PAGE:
• Feelings of deep sadness or depressed mood that last most of the day (for two weeks or more). For children they can present as irritable rather than sad.
  • Diminished interest in activities (again majority of the day or all the time).
  • Significant weight loss (not through dieting), or a decrease in appetite. In children, they fail to make expected weight gains while growing.
  • Difficulty sleeping (insomnia).
  • Either a slowing of psychomotor abilities/actions or an apparent agitation of these psychomotor abilities. This means that they either have moments that lack purpose and seem to be done because of agitation and tension or there is a significant slowness/retardation of their speech and physical actions.
  • Fatigue and loss of energy.
  • Feelings of worthlessness or excessive guilt every day.
  • Difficulty thinking, making decisions, or concentrating every day. This may be reflected in their grades.
  • Preoccupation with death and dying or suicidal thoughts.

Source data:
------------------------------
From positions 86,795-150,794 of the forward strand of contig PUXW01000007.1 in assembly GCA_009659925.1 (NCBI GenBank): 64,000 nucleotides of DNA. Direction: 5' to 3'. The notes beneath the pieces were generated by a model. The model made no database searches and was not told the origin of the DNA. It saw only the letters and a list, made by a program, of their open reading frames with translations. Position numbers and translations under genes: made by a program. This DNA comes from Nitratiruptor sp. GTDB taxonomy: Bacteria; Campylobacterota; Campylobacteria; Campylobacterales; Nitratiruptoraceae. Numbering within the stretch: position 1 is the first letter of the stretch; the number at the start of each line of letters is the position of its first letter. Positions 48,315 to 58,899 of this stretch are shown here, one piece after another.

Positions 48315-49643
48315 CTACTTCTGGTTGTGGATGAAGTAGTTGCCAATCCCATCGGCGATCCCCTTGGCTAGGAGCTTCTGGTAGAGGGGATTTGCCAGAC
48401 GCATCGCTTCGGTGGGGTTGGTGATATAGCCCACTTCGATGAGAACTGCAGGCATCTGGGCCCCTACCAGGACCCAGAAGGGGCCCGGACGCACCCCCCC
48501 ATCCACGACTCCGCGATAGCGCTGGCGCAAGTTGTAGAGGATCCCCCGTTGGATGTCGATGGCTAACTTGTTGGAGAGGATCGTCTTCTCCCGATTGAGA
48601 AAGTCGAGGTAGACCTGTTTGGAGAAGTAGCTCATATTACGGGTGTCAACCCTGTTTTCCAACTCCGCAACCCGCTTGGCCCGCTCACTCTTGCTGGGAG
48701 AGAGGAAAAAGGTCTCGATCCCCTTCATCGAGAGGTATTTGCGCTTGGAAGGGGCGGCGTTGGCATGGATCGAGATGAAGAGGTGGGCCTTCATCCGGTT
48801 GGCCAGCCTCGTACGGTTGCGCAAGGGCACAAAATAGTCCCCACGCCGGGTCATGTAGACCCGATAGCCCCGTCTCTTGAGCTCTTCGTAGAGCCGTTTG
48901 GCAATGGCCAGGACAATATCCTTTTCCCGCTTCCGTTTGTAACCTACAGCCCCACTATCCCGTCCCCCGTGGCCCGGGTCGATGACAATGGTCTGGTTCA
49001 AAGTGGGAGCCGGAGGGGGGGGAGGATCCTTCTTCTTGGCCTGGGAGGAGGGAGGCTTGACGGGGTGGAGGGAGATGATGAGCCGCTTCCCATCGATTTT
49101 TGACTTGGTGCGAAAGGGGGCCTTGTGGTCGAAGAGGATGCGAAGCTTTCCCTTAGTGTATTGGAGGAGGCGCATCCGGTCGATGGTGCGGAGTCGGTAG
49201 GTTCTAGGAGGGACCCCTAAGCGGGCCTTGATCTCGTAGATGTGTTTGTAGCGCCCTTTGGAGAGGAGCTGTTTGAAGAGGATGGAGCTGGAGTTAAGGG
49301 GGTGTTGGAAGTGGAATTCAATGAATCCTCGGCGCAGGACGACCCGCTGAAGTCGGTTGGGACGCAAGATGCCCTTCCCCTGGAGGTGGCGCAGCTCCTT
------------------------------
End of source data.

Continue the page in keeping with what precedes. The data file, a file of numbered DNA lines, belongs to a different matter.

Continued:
Please note that if your child is suffering from the loss of a loved one and is processing through the stages of grief, it is normal to have these signs of depression. If they seem to be stuck in the depression stage, then it is time to pursue grief counseling to help them along in the grieving process.

However, if they are not suffering from a bereavement or a medical condition that would cause the above symptoms, then they should be taken to a professional for possible diagnosis and treatment of MDD (Major Depressive Disorder).

How to help your child with depression

Depression is not to be taken lightly. Especially if suicidal thoughts are present. The child’s feelings and emotions are real and must be taken seriously. According to the National Institute of Mental Health (NIMH), suicide is the number two cause of death for individuals between the ages of 10 and 34.[1]

Professional help is recommended if you believe your child fits the criterion for MDD (Major Depressive Disorder). You can take your child to their paediatrician for an evaluation and referral. Depending on the severity of the symptoms, they may benefit from medication such as anti-depressants.

Most professionals do not dispense medication as the first remedy for depression. Instead therapy is the first line of defense against depression, with medication being paired with therapy if the therapy is not enough or the symptoms are severe enough.

Testing

There are assessment tools that professionals can utilize to help in properly determining whether your child is depressed. The three tools used in assessing depression in children are:

Advertising

  • The Children’s Depression Rating Scale (CDRS)